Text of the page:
Fear Up: Stories from Guantanamo and Baghdad
nytheatre.com review by Garry Schrader
August 11, 2006
As presented in the U.S. Army Field Manual, Fear Up ("exploiting a source's fears, real or imagined") is just one of 17 different methods of interrogation. As presented by the Democracy Cell Project, an online activist organization, Fear Up is an effective, humane piece of political theatre, its outrage leavened with humor and affection.
With a text culled from a variety of sources by Karen Bradley and Marietta Hedges, and then adapted to the stage by Joe Brady, the play presents a multi-ethnic ensemble of 10 talented actors portraying 20 characters, including prisoners, interrogators, military, and civilians. Most prominent, and most compelling, is the tale of the Tipton Three, Pakistani British citizens in their 20s who were traveling in Pakistan for a wedding on September 11, 2001, and who were arrested in Afghanistan by the Northern Alliance shortly after. Although none of the men had any connection with any terrorist group, they were held incommunicado and subjected to almost unimaginable treatment, without due process or any of the protections provided by the Geneva Conventions, including the right to seek redress in federal courts. If we are already familiar with their story, told before in the play Guantanamo: Honor Bound to Freedom and the film The Road to Guantanamo, that is scarcely the fault of the play; instead, it is a testament to the almost total blackout of information coming out of the prison. Interviews with the three given upon their eventual release have provided us with nearly all we know on the conditions of the Guantanamo prisoners, some of them, the play alleges, children as young as eight years old.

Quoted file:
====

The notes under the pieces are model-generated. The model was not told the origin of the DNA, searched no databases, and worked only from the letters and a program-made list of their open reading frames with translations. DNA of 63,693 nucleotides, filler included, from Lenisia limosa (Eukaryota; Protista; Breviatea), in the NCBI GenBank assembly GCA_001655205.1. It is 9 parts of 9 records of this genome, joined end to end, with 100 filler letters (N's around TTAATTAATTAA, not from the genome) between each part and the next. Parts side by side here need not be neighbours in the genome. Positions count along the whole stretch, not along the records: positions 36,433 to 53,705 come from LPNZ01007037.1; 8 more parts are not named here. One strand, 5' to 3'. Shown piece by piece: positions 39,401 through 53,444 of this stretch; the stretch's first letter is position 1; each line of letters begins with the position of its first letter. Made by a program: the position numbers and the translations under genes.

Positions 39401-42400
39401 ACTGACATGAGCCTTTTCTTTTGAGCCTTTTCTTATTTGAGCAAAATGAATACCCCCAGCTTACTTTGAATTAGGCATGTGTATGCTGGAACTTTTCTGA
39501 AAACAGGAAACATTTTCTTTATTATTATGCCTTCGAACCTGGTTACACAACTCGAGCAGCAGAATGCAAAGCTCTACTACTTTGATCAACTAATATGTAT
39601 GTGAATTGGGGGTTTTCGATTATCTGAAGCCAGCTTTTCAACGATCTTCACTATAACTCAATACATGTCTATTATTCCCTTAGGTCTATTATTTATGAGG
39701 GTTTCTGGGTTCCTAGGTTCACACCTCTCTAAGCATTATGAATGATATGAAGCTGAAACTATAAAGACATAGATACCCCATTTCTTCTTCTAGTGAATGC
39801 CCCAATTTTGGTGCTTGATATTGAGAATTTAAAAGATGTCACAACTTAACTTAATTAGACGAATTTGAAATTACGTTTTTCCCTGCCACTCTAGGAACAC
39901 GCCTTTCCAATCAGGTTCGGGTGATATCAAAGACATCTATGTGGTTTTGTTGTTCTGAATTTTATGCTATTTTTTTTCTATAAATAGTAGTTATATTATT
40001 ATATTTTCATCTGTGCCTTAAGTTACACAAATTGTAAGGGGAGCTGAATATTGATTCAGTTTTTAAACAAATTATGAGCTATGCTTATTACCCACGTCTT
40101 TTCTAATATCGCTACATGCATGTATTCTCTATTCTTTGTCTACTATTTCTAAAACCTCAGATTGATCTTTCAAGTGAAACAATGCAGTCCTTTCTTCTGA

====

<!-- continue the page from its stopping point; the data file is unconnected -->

Counterposed to these three is a spirited trio of Iraqi women, whose speeches are taken from a "girl blog" written in Baghdad during the bombing and occupation. "You know what really bugs me about posting on the Internet?" asks one. "The first reaction—usually from Americans—is: You're lying, you're not Iraqi." Iraqis don't have computers, goes the argument; couldn't use them if they had them, don't speak English. She must be a liberal impostor. These sections crucially put a human voice to the abstractions of news reports about Iraqi civilians: Over 18 times as many civilians have died in Iraq since the beginning of the war than were killed on September 11.
Director Joe Brady has staged the play with variety and pace, and makes excellent use of the large performing space of Dance New Amsterdam, abetted by fine lighting and costume designs by David Bengali and Michele Reisch, respectively. There are times, however, when the play runs the risk of not following its own principles of giving full humanity to its characters: representatives of the American military, for example, are too often cartoon bigots, almost all of them having thick Southern accents (including, very oddly, Donald Rumsfeld), no doubt meant to connote ignorance and blind patriotism. A frightened military wife would be more affecting if she were not such a cliché of suffering, tremulously clutching a shawl around her shoulders. And, although Bradley and Hedges have provided an impressive variety of texts, I could not help but think that their portrayal of American depredations in Iraq would be better balanced with at least a bare mention of the atrocities of Saddam Hussein or the murderous antipathies of the Shiite and Sunni sects.
But these are rather minor quibbles. Fear Up is vital, provocative theatre. You should see it because it tells us that we should care about what our government is doing in our name, with our dollars, and because our government is all too happy to keep us in the dark. "I sometimes think," says a reporter in Fear Up, "that we've let them have their way without fierce enough protest." And so we have.